Chinese influence also exists in the food scene of Indonesia, especially Jakarta. My family and I made a pilgrimage to a family friend-owned restaurant in the “puncak” (or mountain areas of Bogor for a day trip. It’s approximately a 2.5 hours drive through snakey roads that wind in the mountains. The restaurant is named “Pada Senang” which translates to “Everyone is Happy”. And that much is true when my whole family used to come here. When I was a young child, my grandfather used to own a villa in the Bogor mountains and the whole nuclear family would often spend weekends with my grandparents. Pleasing everyone was no small task when the whole family consists of 2 elderly grandparents, 14 uncles/aunts/parents and 17 cousins (including my sis and me). But there is something for everyone at Pada Senang. It now has a second branch in Jakarta but my parents are convinced that it doesn’t even come close to the food in Bogor.

The menu is written in Chinese on a blackboard. They serve favorites and occasionally have specials that use seasonal ingredients. The restaurant is sparse and still has about twenty copies of this year’s calendar on its walls as its main decoration, which is quite funny. They must really have a very short-term memory if they need a calendar in their face wherever they go J So we ordered our old favorites, including bihun ayam (rice noodles with chicken), sautéed tofu with pork, kuluyuk (or sweet and sour chicken), and fish head soup.
Photobucket - Video and Image Hosting Isn't it weird that they sell bottled Guinness in hot, hot Indonesia?
The bihun ayam was as I remembered: perfectly seasoned, and there is no shortage of shrimp, eggs, chicken pieces and fresh vegetables! Photobucket - Video and Image Hosting
I forgot the Indonesian name for this dish. This tofu dish was delicious even though it almost had the mushy consistency of porridge (almost!). Photobucket - Video and Image Hosting
The piping hot sweet and sour chicken was topped with sliced sautéed onions and was not (thank God!) completely covered in the sweet and sour sauce, which is the way I like it. It allows each person to add as much sauce as he/she wants to and I happen to prefer mine with just a few drops. The fried chicken did not taste excessively greasy and I loved that the breading just right: not too thick, not too thin. Photobucket - Video and Image Hosting Photobucket - Video and Image Hosting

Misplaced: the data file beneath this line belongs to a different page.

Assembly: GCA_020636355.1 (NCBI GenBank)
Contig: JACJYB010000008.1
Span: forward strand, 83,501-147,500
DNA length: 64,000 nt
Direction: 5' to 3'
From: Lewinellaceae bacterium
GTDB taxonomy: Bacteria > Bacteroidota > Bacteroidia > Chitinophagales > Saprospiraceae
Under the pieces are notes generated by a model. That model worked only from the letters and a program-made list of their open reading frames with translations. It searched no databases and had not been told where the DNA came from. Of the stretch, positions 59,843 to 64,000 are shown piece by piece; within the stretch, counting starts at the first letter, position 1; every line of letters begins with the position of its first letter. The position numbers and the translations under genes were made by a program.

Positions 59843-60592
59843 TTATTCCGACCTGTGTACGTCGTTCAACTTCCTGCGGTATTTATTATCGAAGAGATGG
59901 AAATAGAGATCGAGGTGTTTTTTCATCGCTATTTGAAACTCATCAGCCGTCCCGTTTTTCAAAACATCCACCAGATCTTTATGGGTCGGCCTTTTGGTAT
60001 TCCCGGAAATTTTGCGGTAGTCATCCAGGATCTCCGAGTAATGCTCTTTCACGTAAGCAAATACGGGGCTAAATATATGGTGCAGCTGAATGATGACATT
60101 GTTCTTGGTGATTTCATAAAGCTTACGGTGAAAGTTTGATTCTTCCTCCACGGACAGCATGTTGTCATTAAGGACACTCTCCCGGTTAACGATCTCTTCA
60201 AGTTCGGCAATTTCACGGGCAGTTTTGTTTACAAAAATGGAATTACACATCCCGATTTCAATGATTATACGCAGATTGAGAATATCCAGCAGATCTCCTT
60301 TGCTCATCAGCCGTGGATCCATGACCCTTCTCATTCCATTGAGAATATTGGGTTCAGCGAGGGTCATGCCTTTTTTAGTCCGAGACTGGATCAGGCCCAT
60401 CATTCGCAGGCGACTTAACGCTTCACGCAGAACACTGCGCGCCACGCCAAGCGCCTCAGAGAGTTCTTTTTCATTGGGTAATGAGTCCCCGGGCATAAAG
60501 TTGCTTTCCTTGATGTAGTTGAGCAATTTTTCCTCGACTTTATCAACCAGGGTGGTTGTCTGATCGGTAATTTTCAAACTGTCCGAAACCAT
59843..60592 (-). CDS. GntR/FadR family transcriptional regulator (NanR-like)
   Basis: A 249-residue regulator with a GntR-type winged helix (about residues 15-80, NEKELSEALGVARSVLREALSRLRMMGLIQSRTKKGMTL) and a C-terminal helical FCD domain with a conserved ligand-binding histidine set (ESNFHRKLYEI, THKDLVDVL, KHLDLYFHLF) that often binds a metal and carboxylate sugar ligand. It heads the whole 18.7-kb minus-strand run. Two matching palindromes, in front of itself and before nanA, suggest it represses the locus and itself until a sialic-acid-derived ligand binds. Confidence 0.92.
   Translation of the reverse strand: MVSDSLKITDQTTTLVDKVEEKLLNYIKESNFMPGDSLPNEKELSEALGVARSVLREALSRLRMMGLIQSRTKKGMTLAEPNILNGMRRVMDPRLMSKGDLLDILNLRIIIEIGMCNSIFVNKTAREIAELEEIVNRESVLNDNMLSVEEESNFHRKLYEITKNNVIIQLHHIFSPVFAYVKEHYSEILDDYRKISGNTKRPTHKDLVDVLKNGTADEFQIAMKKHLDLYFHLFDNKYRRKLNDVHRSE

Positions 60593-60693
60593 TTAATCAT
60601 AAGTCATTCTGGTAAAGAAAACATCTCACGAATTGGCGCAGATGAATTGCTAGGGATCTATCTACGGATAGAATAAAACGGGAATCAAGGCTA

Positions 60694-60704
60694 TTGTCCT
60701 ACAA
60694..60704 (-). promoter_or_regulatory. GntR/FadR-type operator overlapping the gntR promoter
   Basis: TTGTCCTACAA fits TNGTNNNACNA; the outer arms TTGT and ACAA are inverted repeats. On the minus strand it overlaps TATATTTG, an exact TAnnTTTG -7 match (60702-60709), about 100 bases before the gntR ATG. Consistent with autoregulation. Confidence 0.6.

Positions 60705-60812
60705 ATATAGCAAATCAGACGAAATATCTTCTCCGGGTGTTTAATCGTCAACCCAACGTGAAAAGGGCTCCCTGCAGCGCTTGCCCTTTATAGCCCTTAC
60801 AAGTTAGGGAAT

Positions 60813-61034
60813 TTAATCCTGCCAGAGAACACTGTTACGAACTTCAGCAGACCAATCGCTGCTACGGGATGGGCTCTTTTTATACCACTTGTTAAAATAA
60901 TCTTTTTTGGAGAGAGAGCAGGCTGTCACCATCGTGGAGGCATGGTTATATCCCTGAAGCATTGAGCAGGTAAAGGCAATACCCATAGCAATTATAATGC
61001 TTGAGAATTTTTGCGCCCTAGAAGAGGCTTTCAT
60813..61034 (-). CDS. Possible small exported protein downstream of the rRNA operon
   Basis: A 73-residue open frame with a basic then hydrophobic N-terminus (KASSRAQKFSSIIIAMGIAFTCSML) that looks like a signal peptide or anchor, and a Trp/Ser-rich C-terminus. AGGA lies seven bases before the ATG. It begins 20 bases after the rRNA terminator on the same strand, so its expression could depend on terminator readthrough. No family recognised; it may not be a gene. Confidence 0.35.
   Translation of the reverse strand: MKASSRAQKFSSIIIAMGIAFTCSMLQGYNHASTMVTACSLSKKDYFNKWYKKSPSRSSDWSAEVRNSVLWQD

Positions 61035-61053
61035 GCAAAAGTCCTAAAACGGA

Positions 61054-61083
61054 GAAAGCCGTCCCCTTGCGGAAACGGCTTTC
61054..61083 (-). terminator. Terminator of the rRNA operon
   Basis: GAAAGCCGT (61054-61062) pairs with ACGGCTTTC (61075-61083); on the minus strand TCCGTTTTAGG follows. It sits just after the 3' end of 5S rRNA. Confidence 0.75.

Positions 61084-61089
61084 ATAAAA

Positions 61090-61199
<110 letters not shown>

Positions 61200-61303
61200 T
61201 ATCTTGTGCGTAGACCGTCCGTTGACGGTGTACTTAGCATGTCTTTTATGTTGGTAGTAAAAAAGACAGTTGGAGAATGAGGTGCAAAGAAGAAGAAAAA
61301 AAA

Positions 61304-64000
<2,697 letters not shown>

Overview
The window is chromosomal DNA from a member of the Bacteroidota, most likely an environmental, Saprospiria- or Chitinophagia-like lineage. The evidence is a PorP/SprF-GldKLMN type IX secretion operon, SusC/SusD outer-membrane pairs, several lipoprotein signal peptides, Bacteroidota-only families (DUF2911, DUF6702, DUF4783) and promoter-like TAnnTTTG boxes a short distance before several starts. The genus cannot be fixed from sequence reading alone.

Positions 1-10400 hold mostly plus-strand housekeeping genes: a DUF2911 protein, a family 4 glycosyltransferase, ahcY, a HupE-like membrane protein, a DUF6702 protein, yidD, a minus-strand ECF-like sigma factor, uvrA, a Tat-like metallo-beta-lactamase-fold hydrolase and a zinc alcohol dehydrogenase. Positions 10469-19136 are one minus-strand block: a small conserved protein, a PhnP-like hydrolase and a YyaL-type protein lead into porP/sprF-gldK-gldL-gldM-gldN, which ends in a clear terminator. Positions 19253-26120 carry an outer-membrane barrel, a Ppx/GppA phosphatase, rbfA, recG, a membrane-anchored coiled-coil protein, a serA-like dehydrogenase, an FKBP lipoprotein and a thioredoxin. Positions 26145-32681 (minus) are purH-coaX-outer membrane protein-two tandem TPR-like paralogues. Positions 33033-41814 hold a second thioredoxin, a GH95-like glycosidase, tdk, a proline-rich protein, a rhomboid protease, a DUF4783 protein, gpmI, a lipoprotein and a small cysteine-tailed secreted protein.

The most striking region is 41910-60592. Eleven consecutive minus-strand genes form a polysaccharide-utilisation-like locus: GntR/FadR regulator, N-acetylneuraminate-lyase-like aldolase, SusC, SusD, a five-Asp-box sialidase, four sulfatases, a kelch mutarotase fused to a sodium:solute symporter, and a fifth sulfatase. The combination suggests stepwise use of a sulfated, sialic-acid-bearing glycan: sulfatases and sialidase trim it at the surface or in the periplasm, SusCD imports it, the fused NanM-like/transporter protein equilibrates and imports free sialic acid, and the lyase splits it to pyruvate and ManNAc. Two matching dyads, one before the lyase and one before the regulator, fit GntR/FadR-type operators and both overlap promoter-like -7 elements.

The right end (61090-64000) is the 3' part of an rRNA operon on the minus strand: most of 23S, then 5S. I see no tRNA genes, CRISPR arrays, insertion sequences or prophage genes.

The fish head soup, as you can imagine, was rather fishy. I tasted a tinge of allspice, which mellowed out the soup. However, the fish was cooked very well: it wasn’t too tough and it wasn’t mushy. Photobucket - Video and Image Hosting

We then ended this heavenly meal with a “gemblong” that we bought from a traveling vendor. Gemblong is basically spheres of fried dough that is filled with grated coconut. It is also then dipped in a combination of sugar and gula Jawa (also known as dark palm sugar). As you can imagine, it tastes very sweet. The gemblong consistency is quite chewy and while it also melts in your mouth. Photobucket - Video and Image Hosting Photobucket - Video and Image Hosting

The biggest meal (literally) that I had during my homecoming was in Eka Ria, a quintessentially Chinese restaurant near Jakarta’s Chinatown in central Jakarta. My late maternal grandfather loved to go there for special occasions. So we ate there for my lovely mother’s birthday celebration and boy, what a feast it was! So this is the menu written in Chinese. It was an 8-course dinner (not including the birthday cakes) served family style. Photobucket - Video and Image Hosting

We started with “ee foo mee” (or Ee Foo noodles) that is both crispy and soft at the same time. It is served with fried egg yolks, chicken and vegetables. As you can see from the glistening noodles, it is pretty greasy, and man, was it delish! Photobucket - Video and Image Hosting Photobucket - Video and Image Hosting

Next, came the 7-colored (or rainbow) platter heaped with (what else?) seven types of Chinese delicacies. In the middle of the picture is a pile of stringy, crunchy, spiced jellyfish with sesame seeds. On top of the pile are quartered century eggs (that are normally served with rice porridge). To the left corner, the white, creamy-looking stuff is shrimp with mayonaisse (my favorite of the seven); going clockwise to its right, is some fried tofu skin, followed by chopped braised liver; the light colored item closest to the camera is steamed chicken. To the left is some sliced duck meat and deep-fried Chinese style chicken fingers. Photobucket - Video and Image Hosting

The following course was one of Eka Ria’s specialties, their famed fried pigeons! They were super salty (too salty for me). Their skin is very crispy and rich, the meat was tender and it literally melted in my mouth. However, I didn’t think all that work (tearing the wings and legs off, trying to tease out the meat) was worth it just because these pigeons didn’t have much meat on them. Photobucket - Video and Image Hosting

As if this meal wasn’t rich enough, the next course was Peking Duck (argh! My arteries … are … blocked …). The crispy duck skin is served with sliced bread (Eka Ria style), sliced Chinese ham and sprigs of green onion with little bowls of special plum sauce. Photobucket - Video and Image Hosting